Here’s another athletic death. It’s an inscription (from western Turkey) recording the death and funeral of a young man called Markos Alfidios at Naples, and honouring him for his sporting achievements. It seems most likely that he was a combat athlete—a boxer, wrestler or pankratiast—but the inscription doesn’t tell us enough to know for sure. Nor can we be sure whether he died in competition or not. As far as I know it hasn’t been translated into English before. (It’s discussed by Louis Robert in L’Antiquité Classique 37, 1968, if anyone wants to follow it up).
Death in Naples
The guild of worldwide sacred-victors and their trainers at the games at Naples have decided this. Markos Alfidios…was outstanding in his physical excellence and took his training to the highest level, gloriously winning many sacred and isaktian contests; he was never defeated by anyone in the circuit games, having won some of the circuit contests; he was confidently expecting to win others. He was taken away by some envious deity, dying at the high point of his youth at the games in Naples. This disaster was not only upsetting for everyone because of the general good-will towards him, but also greatly harmed his fellow athletes, cutting off their greatest example of moderation and skill. Therefore it has been decided by the guild of worldwide sacred-victors and their trainers, in a unanimous vote, to celebrate in his homeland this most amazing man Markos Alfidios, who was unworthy of dying young, and to celebrate the unparalleled good sense and gentleness he displayed in his whole career, in which he progressed so quickly, and his unsurpassed skill, and to show the sympathy of the other sacred victors towards him. For they gathered together spontaneously and with one mind at his funeral, and both collectively and individually they honoured him in the accustomed way and mourned him as one would a family member, and all together they accompanied his funeral procession, with the most renowned of all the sacred victors supporting and accompanying his coffin. And the worldwide sacred victors proclaimed him and crowned him in their association with golden crowns and with painted portraits on golden armour and with statues inscribed with the following text: ‘The guild of worldwide sacred-victors and their trainers have honoured Markos Alfidios, the sacred victor, taken away in the high-point of his career, a man most gentle towards everyone, and outstanding among his peers for his skill and for his moderation and decency. [And then in the last couple of lines a brief and garbled mention of a ‘friend from childhood’…]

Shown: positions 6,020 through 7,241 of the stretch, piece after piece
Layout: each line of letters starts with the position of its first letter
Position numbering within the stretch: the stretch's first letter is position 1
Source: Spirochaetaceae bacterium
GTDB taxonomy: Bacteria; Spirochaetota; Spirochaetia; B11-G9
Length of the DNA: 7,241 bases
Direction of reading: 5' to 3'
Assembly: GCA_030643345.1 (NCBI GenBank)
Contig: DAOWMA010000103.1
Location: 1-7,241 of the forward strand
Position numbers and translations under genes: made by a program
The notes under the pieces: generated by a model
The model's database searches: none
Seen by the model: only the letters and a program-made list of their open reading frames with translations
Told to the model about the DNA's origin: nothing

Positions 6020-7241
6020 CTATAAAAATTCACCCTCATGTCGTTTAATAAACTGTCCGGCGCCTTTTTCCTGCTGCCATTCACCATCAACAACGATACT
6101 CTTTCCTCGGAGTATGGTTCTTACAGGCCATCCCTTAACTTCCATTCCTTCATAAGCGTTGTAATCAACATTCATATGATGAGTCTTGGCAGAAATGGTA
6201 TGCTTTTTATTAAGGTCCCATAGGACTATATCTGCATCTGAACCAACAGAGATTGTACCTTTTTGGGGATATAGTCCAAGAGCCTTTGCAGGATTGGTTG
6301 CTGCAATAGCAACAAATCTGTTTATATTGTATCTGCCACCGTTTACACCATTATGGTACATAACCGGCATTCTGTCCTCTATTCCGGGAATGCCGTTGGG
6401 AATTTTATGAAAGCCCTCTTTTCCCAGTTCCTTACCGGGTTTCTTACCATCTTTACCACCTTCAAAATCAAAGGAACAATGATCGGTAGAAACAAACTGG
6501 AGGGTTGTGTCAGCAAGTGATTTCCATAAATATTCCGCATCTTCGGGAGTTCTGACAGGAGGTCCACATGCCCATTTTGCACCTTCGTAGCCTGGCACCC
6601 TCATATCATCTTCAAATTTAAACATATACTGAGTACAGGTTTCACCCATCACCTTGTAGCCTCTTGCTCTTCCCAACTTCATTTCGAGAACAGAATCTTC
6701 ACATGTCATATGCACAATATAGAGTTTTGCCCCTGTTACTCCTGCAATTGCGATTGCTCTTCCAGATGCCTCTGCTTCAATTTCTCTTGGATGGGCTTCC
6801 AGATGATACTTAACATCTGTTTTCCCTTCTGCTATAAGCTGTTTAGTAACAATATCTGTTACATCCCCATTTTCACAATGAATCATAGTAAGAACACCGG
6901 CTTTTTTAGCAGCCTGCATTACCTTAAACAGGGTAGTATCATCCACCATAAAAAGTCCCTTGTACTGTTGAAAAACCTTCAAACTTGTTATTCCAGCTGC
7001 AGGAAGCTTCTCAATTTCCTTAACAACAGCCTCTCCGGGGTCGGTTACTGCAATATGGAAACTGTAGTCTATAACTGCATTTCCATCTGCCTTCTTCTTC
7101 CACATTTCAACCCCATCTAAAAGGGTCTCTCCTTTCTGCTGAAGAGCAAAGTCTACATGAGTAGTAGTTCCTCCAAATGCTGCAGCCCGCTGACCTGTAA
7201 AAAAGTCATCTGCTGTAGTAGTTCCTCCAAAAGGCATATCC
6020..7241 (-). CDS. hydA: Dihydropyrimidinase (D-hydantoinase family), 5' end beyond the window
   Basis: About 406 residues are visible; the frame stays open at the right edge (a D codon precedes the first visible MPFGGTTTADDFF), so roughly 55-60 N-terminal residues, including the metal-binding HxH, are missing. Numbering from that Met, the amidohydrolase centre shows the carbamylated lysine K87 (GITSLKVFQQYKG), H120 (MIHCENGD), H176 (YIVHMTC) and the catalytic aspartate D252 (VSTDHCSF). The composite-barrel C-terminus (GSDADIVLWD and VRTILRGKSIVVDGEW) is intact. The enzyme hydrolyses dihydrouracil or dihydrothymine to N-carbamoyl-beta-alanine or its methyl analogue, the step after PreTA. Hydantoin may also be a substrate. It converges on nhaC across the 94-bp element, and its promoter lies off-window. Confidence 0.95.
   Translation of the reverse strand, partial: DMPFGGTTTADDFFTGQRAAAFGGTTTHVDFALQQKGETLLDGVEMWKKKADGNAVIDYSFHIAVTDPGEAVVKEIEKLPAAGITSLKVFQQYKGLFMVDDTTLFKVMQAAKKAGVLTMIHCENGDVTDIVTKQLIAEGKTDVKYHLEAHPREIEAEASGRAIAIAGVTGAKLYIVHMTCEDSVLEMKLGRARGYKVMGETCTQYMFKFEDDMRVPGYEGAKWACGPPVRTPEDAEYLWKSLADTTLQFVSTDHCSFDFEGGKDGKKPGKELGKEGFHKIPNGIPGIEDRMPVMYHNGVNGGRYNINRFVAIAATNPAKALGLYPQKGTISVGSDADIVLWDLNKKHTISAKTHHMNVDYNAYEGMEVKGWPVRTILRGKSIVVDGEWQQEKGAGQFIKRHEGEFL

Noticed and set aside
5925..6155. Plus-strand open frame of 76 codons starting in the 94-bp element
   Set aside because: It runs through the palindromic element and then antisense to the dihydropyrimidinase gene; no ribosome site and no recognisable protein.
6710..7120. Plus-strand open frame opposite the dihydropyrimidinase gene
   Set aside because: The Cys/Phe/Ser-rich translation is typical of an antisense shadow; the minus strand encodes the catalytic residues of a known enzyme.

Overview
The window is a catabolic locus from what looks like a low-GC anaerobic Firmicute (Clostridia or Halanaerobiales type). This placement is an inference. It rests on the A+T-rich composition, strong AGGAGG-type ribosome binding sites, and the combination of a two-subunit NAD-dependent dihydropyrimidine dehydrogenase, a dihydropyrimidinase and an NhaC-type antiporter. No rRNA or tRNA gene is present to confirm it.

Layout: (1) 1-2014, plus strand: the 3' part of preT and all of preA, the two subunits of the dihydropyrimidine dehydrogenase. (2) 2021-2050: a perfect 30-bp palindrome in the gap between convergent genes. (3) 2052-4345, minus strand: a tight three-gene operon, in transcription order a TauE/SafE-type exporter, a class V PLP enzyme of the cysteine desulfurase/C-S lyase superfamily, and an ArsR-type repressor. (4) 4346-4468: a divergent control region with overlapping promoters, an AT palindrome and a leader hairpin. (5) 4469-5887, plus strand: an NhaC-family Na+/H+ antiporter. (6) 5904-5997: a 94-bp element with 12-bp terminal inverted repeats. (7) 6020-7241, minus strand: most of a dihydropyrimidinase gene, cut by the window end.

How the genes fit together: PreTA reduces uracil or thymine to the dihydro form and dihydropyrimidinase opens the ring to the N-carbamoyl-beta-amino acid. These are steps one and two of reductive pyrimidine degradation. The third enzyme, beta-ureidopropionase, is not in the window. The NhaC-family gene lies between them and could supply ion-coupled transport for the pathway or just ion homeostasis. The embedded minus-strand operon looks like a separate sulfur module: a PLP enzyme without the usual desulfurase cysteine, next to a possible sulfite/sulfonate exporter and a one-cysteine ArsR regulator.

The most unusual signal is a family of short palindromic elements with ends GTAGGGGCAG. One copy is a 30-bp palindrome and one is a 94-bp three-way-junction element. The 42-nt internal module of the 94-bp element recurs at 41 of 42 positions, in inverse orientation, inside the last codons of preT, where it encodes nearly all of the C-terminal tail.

Circuit games and the athletic guilds
There are some very obvious differences between ancient and modern here. For one thing the slightly stilted language of ancient honorific decrees sounds a bit alien if you’re not used to it.
There’s also a lot of jargon relating to specific institutions of ancient sport.
For example, the sacred/isaktian games mentioned here are the top rank of most prestigious festivals. And the ‘circuit’ contests make up a more elite sub-group within that bigger category—these are the ‘grand slam’ occasions of the ancient festival calendar—the Olympic, Pythian, Isthmian and Nemean festivals, and a few others in addition which were added in the Roman period (the inscription doesn’t mention the Olympics specifically, but Markos Alfidios was clearly competing at the very highest level, and presumably would have competed at Olympia too).